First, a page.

I was able to get his thoughts on a few players on defense.
Drew Douglas: "He's smart. Maybe the smartest football player I've ever played with. He would be as knowledgeable as the opposing quarterback. He knows where to be in the right situations. He's never in the wrong spot and that puts him in great position to disrupt a passing lane or rally to the ball on a broken play. He's a great team player and knows where to funnel a play if he can't make a tackle."
Michael Egwuagu: "He made an impression on us right away. I think the first or second play of our first scrimmage in 2013 he set an edge on a starting wide receiver and blew up David Glasco for a loss. The whole defense went nuts because he did it on pure instinct. He hadn't even learned what to do yet. He just did it and that was impressive to me. Larry Coker allows for us to play with freedom and Mike is one of those guys that just makes plays. We saw it as a true freshman and he's grown so much since there. He's a perfect fit for that position."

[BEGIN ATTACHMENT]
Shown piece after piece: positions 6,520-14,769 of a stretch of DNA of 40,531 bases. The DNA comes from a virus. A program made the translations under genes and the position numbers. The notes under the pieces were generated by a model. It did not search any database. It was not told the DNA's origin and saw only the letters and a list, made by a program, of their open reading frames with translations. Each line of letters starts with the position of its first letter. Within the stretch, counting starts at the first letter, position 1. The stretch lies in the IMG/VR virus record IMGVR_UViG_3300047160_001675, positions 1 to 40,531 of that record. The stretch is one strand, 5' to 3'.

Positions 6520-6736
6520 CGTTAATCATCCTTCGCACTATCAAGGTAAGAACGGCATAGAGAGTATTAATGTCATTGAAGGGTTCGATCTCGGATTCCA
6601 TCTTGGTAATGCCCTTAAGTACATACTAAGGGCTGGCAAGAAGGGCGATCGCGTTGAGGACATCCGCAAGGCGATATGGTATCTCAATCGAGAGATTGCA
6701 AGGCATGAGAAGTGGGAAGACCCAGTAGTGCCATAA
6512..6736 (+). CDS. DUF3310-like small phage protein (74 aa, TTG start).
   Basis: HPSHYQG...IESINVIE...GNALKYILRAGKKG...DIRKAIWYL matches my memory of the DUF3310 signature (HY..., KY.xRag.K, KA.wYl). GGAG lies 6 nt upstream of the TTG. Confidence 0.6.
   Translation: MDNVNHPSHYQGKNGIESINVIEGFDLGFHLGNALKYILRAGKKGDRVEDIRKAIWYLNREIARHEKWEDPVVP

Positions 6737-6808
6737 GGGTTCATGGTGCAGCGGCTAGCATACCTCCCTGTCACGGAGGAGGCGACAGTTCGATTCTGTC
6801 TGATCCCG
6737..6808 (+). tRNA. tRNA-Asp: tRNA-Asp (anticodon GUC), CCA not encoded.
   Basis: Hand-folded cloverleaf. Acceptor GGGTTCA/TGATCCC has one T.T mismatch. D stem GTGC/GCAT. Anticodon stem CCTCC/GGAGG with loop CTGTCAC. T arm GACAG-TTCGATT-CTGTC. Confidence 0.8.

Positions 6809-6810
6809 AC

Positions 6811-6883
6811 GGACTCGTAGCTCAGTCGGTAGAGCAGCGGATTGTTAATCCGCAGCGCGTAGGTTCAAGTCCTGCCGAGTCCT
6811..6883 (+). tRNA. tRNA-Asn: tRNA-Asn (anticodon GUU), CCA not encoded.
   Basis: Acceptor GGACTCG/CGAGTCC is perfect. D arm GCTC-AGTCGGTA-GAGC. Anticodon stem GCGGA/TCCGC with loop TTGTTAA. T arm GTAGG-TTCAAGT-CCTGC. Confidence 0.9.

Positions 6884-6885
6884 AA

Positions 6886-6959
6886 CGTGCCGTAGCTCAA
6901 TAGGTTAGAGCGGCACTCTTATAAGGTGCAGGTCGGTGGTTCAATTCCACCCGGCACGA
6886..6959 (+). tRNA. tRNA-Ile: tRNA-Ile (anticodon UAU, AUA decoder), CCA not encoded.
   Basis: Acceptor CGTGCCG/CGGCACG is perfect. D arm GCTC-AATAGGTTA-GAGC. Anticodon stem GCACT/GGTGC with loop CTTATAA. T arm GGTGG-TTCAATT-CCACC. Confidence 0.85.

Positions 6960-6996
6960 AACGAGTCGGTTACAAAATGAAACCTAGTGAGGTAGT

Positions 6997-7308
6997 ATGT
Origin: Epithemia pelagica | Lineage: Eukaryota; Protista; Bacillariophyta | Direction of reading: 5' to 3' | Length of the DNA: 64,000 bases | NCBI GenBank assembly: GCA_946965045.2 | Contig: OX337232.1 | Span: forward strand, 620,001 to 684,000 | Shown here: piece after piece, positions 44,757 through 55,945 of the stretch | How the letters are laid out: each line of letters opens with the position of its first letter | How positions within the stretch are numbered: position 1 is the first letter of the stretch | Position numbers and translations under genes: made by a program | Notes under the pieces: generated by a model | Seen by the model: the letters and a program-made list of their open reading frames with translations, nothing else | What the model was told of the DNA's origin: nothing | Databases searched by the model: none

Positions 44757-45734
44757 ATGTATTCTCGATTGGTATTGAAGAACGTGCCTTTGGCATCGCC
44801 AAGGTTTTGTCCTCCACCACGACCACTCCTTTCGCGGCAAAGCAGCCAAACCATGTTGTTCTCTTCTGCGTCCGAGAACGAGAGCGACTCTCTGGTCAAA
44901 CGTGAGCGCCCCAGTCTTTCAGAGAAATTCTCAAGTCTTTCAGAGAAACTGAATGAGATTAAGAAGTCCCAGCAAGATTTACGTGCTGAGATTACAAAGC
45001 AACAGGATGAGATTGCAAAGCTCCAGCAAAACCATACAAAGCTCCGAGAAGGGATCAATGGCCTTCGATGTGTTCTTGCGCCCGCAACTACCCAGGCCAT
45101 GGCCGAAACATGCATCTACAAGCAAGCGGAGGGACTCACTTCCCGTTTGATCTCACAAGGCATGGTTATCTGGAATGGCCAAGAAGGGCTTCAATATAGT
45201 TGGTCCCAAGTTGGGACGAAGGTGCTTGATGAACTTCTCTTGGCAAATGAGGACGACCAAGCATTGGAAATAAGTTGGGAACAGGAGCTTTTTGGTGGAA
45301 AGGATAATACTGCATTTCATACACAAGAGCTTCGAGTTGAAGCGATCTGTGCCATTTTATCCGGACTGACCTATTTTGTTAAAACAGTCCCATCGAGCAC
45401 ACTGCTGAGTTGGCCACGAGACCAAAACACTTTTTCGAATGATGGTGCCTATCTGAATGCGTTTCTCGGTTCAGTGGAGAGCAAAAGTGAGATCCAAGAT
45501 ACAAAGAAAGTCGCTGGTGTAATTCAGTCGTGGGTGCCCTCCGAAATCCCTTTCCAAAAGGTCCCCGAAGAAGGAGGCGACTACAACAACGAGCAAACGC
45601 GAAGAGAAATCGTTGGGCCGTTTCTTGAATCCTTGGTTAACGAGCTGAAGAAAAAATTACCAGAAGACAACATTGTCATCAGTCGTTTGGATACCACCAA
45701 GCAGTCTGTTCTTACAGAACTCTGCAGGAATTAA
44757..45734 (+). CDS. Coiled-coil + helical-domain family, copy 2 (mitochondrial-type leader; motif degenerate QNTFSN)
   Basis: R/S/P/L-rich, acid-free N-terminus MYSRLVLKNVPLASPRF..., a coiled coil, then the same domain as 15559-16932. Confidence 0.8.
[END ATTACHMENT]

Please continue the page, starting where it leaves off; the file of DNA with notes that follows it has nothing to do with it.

Mauricio Sanchez: "The groin injury really hurt him and he took a while to come back. He had some rust last season, but he's an effort guy who will throw his body around. The thing with him was mental, but you can see he really worked on that and caught up now that he is healthy. A big part of that is coach Eliano. He's a great secondary coach and I learned a lot from him. He tells you like it is and as players we want that honesty from a coach. I want to know what the coaches want and what they don't like. He does a great job of communicating that with everyone and that makes our job easier."